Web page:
I recently bought a Dell XPS 13 “developer edition” (basically a 2015 XPS 13 that comes with Ubuntu pre-loaded). The laptop works quite well with the exception of WiFi, for some reason Dell chose to include a Broadcom BCM4352 adapter which in turn is not supported by the mainline Linux kernel drivers. This decision to include a Broadcom WiFi device when Intel ones are available really confuses me.
Broadcom does provide their own out of tree driver but this means that you will always need a build of that driver to match your kernel. As a result I had broken WiFi right after updating Ubuntu and when I switched to Fedora 22, there was not yet a way to build the Broadcom driver for the 4.0.1 and above kernel, and I did not want to patch their code to match up with internal API changes.
The solution is quite simple:
- Purchase an Intel-based PCIE adapter. These laptops use a PCIE mini card and any Intel 802.11AC dual-band WiFi/Bluetooth adapter will plug in. There are two antennas on the laptop side.
- Purchase or borrow a T5 screwdriver and a small (size 0 or so) Philips screw driver and a guitar pick (or similar plastic tool) and read the first part of this excellent iFixit teardown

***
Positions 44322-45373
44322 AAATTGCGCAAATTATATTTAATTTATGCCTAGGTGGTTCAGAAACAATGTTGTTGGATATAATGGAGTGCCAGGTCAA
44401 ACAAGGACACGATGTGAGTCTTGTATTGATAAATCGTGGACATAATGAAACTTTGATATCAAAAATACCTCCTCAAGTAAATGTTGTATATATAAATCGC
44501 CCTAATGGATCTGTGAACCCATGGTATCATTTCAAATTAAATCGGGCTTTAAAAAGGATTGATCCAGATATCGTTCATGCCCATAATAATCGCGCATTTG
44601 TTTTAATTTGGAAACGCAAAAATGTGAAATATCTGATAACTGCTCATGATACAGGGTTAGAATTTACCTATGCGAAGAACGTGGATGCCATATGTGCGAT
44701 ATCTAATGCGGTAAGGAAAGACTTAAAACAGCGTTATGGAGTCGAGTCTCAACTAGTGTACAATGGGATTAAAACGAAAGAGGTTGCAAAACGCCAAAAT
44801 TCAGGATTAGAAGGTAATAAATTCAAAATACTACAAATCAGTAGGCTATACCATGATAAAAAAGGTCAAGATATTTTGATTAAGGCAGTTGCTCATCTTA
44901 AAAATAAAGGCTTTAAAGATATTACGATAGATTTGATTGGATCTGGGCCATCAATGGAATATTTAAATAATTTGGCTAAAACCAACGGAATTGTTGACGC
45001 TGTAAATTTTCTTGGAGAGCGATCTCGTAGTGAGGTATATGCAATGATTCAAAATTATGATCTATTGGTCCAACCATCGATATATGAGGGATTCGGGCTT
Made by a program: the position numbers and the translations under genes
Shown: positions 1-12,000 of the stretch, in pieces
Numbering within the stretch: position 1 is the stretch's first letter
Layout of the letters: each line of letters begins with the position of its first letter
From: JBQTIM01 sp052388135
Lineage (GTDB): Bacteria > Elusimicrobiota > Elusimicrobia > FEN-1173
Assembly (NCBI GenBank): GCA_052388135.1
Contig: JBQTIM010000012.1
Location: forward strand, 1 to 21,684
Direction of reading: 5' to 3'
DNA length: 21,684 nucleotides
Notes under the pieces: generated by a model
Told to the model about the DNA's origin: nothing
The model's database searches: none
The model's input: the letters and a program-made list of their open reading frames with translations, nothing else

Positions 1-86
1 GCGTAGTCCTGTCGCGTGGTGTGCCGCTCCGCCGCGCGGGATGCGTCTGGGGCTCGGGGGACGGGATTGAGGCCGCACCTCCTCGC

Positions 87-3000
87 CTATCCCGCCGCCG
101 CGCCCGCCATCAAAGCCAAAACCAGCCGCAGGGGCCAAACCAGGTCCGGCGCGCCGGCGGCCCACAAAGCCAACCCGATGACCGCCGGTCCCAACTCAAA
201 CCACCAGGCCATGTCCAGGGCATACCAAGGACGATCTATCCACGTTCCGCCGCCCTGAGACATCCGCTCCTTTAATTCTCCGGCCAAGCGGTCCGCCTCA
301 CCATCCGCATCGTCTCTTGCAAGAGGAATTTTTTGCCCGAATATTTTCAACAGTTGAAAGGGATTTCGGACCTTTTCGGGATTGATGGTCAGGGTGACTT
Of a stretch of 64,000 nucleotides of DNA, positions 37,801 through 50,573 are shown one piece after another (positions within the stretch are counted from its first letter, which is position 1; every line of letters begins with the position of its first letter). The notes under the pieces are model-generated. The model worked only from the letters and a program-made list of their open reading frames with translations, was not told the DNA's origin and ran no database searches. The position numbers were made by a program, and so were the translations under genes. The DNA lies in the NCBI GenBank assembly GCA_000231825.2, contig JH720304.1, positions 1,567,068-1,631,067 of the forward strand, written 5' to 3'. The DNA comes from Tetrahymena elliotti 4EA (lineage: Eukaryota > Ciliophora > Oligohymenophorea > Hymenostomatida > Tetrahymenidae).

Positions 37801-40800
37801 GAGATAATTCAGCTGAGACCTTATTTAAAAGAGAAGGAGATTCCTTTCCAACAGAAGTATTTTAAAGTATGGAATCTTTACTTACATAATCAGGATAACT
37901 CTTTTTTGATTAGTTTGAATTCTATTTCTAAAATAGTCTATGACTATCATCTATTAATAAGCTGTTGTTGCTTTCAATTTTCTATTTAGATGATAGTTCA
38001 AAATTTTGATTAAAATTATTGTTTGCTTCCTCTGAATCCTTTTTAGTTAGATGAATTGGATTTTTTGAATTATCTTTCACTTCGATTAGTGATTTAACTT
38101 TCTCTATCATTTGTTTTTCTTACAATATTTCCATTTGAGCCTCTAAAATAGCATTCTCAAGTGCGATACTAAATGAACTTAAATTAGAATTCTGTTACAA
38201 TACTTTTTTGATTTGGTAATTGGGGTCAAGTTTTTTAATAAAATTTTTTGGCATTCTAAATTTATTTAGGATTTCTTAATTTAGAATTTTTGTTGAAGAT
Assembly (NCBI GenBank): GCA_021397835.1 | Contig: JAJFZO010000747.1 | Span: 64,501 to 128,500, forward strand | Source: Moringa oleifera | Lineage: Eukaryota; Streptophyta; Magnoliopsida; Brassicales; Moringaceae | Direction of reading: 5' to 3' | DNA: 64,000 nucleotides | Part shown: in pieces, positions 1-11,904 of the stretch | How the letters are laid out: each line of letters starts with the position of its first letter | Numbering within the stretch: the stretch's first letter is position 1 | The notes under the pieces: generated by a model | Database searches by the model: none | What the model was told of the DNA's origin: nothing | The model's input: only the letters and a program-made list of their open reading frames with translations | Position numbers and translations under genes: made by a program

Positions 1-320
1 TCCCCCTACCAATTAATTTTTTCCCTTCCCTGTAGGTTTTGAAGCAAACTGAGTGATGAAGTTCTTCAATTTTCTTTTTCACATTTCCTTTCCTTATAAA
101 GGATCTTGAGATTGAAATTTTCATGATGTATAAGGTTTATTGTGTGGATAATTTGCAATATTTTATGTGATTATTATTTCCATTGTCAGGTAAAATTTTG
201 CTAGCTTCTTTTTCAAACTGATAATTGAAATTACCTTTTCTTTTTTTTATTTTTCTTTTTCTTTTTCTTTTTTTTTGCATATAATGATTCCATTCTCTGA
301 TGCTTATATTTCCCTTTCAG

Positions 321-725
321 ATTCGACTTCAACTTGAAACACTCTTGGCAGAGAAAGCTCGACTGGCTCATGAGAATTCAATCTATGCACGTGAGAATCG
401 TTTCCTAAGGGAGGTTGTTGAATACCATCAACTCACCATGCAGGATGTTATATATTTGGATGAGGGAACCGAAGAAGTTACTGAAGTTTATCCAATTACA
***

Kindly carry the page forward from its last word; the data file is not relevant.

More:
- Replace the Broadcom card with the Intel card. I found it helpful to use tweezers to plug the antennas back in.
…and then everything (including Bluetooth) will work fine. The replacement process took about ten minutes and this laptop is not difficult to take apart. I now have an Intel PCIE card rather than a Broadcom USB card (PCIE mini card connector brings out both per the standard).
For reference, the card I purchased on eBay (sub-$30) was advertised as a Dell part and described as
Intel 7260NGW Wireless-AC Dual band 7260 802.11ac/a/b/g/n WiFi + BT 4.0 Card with Dell part numbers
KTTYN 0KTTYN M7X42 0M7X42 however pretty much anything that matches the pictures of the card and number of antennas should work.
lspci output for the card I used:
02:00.0 Network controller: Intel Corporation Wireless 7260 (rev 83)